Tokyo (AFP) Jan 7, 2011
Japanese trading houses Mitsui and Mitsubishi are looking to take stakes in what would be Russia's largest natural gas project, planned for Siberia's remote Yamal Peninsula, a report said Thursday.
The liquefied natural gas (LNG) project, to be led by Russian energy giant Gazprom, would reach costs in an estimated range of 10-20 trillion yen ($120-$240 billion), the Yomiuri Shimbun newspaper reported.
A Mitsui spokesperson told AFP that the trading company is indeed "positively considering" participation in the project. Mitsubishi officials could not immediately be reached for comment.
The gas would be exported from the northwest Siberian area, north of the Arctic Circle on the Kara Sea, to Europe and Asia by LNG carrier ships in the summer months, starting as early as 2020, the newspaper said.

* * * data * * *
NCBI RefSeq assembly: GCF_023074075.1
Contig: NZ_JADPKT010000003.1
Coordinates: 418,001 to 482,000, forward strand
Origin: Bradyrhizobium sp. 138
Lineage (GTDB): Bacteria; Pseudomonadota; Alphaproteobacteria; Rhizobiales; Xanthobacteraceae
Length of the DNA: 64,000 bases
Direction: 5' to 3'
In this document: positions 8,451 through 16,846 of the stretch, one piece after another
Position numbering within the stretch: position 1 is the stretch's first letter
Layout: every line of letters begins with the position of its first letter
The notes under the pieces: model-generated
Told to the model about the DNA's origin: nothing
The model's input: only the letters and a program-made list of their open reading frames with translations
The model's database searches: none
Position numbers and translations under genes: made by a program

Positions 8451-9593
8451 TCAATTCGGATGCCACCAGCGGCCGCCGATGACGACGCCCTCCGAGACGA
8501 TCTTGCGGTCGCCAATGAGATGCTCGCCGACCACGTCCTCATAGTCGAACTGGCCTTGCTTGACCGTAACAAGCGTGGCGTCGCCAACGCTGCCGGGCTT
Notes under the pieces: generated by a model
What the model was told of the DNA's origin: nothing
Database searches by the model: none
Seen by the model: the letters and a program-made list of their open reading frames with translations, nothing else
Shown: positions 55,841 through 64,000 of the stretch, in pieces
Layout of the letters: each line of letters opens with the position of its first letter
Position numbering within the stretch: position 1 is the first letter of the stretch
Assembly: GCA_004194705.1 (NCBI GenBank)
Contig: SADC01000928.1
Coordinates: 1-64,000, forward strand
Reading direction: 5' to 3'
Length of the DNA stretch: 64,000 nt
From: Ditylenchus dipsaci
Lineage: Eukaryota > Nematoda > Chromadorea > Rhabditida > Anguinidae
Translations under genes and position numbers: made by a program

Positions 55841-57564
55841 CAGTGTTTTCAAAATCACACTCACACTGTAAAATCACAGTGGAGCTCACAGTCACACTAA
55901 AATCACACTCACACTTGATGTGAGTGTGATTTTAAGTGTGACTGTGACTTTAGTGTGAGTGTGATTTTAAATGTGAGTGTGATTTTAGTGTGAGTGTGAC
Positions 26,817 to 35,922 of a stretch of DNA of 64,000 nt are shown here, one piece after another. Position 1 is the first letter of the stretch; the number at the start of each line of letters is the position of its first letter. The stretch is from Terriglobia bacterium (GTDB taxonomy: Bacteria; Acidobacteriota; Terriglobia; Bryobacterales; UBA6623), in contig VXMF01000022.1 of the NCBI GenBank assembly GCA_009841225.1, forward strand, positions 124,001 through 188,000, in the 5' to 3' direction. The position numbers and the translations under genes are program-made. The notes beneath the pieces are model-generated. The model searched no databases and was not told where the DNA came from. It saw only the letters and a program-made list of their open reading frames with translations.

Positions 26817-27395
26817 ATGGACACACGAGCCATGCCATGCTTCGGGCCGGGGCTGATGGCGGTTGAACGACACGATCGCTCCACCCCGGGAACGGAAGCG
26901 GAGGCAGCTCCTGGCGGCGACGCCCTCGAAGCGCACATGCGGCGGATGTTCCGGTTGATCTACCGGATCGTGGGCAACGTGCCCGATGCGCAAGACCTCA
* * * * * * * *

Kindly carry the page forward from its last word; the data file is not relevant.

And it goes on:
The Arctic sea route cannot be used in winter, but the shipping season is expected to gradually lengthen as global warming reduces ice cover and the technology for ice-breaking ships improves, the report said.
Russia expects to complete a feasibility study around the middle of this year and to start production as early as 2020, the daily said.
The Japanese firms are expected to take a combined stake of up to about 10 percent in the project, the report said.
Mitsui and Mitsubishi already participate in the Sakhalin-2 natural gas development project on Russia's Sakhalin Island.
They initially owned a total 45 percent stake in Sakhalin-2 but were forced to sell about half of it to Gazprom under Russian state pressure.
Natural gas reserves in the Yamal Peninsula are believed to exceed 38 trillion cubic metres (1,330 trillion cubic feet) -- far above estimates for the Sakhalin-2 project, the report said.
Russia is seeking participation by Mitsui and Mitsubishi because they have already marketed Sakhalin-2 gas to Japan and other Asian countries and because of their funding ability, the report said.
The two Japanese trading companies will make a final decision after Russia releases the feasibility study -- taking into consideration the potential profitability of the project and possible political risk, including territorial rows over islands disputed by Moscow and Tokyo, the report said.
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